Edward P. Jones, the New York Times bestselling author, has been awarded the Pulitzer Prize, for fiction, the National Book Critics Circle award, the International IMPAC Dublin Literary Award, and the Lannan Literary Award for The Known World; he also received a MacArthur Fellowship in 2004. His first collection of stories, Lost in the City, won the PEN/Hemingway Award and was short listed for the National Book Award. His second collection, All Aunt Hagar's Children, was a finalist for the Pen/Faulkner Award. He has been an instructor of fiction writing at a range of universities, including Princeton. He lives in Washington, D.C.
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Throughout The Known World, you intersperse your fictional account with historical records and data about Manchester County, Virginia. Are these records factual? What was your intent in incorporating them into your novel?
The county and town of Manchester, Virginia, and every human being in those places are products of my imagination. Other counties and towns (Amelia County, Charlottesville, etc.) are real, but were employed merely to give some heft and believability to the creation of Manchester and its people. The same is obviously true of real, historical people -- President Fillmore, for example.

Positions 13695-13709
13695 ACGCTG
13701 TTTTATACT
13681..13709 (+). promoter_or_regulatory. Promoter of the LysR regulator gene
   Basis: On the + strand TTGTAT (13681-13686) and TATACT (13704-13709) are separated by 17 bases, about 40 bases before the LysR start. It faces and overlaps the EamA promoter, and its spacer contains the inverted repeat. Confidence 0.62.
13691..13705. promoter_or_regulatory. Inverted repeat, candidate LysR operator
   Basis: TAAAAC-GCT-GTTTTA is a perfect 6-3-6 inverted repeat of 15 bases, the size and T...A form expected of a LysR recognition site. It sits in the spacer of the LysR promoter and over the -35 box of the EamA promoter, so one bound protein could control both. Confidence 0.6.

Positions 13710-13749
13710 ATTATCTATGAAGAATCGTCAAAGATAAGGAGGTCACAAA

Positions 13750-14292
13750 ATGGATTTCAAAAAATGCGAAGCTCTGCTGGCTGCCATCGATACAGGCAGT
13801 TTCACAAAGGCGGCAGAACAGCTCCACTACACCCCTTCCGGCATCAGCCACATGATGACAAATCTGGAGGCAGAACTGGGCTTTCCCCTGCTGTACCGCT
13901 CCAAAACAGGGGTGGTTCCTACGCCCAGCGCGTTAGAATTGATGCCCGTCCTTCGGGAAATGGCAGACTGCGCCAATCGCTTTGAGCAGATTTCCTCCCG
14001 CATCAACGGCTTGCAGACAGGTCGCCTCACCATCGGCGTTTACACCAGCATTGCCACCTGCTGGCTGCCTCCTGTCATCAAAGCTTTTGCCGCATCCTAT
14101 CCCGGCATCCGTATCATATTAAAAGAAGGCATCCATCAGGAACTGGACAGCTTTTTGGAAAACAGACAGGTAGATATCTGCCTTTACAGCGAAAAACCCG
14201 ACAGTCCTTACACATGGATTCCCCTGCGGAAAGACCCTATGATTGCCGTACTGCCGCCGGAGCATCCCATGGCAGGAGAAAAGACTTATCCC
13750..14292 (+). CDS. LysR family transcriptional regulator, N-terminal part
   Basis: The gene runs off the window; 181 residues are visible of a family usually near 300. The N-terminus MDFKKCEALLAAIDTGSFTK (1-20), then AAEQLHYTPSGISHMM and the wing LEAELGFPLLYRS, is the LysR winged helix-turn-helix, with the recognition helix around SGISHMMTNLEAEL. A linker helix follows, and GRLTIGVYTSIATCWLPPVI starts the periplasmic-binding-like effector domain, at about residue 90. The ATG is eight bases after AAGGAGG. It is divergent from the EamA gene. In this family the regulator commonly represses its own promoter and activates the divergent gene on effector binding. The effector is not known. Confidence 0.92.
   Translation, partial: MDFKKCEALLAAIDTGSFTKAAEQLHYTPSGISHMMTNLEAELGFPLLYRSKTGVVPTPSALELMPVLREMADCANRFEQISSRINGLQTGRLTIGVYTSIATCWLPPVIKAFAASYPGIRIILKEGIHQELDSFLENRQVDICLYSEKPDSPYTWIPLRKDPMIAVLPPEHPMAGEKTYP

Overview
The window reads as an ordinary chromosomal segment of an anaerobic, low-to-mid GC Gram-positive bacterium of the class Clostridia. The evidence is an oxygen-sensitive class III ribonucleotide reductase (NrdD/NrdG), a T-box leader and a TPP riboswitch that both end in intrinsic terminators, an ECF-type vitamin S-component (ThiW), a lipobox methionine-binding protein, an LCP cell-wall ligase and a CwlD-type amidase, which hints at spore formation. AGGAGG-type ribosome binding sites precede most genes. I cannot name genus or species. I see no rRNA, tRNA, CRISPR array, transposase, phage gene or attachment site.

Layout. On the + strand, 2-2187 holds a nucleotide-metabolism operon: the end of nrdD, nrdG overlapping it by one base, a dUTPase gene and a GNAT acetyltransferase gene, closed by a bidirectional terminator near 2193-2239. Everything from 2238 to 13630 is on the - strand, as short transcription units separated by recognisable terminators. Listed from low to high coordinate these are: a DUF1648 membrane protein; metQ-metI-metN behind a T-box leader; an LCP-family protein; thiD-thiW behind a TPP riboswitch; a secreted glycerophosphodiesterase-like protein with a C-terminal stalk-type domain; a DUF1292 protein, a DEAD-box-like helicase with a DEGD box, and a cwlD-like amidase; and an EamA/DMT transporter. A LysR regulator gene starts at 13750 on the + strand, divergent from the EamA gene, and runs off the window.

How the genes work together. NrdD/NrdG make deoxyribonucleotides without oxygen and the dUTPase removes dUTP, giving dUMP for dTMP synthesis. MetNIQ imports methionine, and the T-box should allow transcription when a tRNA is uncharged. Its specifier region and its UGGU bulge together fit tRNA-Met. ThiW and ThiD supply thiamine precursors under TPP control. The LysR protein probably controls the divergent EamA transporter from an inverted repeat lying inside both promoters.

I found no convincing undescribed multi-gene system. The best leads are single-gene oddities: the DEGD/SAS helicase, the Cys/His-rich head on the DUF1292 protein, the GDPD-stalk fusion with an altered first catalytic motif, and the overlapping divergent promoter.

The census records I made up for Manchester were, again, simply to make the reader feel that the town and the county and the people lived and breathed in central Virginia once upon a time before the county was "swallowed up" by surrounding counties. Saying that the census of 1840 shows that there were so many black people, so many white people there, et cetera, affords a hard background of numbers and dates that makes the foreground of the characters and what they go through more real.
How unusual was it for free blacks to serve as slaveholders in the South? How did the idea come to you to ...
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